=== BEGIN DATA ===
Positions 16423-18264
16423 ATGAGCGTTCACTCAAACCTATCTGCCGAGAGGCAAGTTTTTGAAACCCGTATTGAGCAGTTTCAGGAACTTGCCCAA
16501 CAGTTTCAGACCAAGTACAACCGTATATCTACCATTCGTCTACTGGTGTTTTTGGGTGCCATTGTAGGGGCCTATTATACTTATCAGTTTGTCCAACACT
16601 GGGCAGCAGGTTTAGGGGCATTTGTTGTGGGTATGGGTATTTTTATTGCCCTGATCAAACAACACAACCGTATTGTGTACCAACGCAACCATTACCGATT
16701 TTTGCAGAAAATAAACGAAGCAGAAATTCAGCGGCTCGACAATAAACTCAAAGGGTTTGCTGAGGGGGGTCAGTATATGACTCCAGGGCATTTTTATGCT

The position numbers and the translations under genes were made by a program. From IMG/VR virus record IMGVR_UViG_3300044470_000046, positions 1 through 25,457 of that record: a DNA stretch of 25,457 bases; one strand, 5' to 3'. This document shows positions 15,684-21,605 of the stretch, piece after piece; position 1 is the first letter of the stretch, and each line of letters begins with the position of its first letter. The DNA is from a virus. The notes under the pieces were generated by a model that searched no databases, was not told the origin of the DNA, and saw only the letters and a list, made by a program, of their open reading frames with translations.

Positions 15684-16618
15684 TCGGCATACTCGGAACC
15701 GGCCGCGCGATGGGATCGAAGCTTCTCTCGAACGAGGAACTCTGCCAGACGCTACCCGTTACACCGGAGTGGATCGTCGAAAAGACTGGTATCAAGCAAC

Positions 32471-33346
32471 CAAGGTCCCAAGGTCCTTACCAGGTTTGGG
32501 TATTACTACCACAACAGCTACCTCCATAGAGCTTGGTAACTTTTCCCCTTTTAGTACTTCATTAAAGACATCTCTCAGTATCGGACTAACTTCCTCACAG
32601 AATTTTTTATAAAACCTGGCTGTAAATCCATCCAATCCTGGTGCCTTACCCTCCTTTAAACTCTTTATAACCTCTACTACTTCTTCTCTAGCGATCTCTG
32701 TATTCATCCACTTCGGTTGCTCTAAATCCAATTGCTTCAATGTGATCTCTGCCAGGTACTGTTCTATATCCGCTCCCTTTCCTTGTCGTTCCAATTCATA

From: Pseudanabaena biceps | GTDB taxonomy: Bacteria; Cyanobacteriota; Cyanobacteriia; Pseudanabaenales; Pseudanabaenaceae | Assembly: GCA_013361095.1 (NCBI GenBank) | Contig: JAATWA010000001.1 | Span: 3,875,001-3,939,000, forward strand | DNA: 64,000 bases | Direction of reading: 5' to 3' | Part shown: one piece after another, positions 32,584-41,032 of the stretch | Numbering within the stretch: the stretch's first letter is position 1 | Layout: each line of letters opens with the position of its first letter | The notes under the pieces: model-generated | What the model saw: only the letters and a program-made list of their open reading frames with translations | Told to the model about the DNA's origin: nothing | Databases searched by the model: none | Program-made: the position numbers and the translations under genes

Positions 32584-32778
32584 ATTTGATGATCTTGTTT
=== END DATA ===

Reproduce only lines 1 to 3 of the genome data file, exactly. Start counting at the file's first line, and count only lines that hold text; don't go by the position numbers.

Positions 16423-18264
16423 ATGAGCGTTCACTCAAACCTATCTGCCGAGAGGCAAGTTTTTGAAACCCGTATTGAGCAGTTTCAGGAACTTGCCCAA
16501 CAGTTTCAGACCAAGTACAACCGTATATCTACCATTCGTCTACTGGTGTTTTTGGGTGCCATTGTAGGGGCCTATTATACTTATCAGTTTGTCCAACACT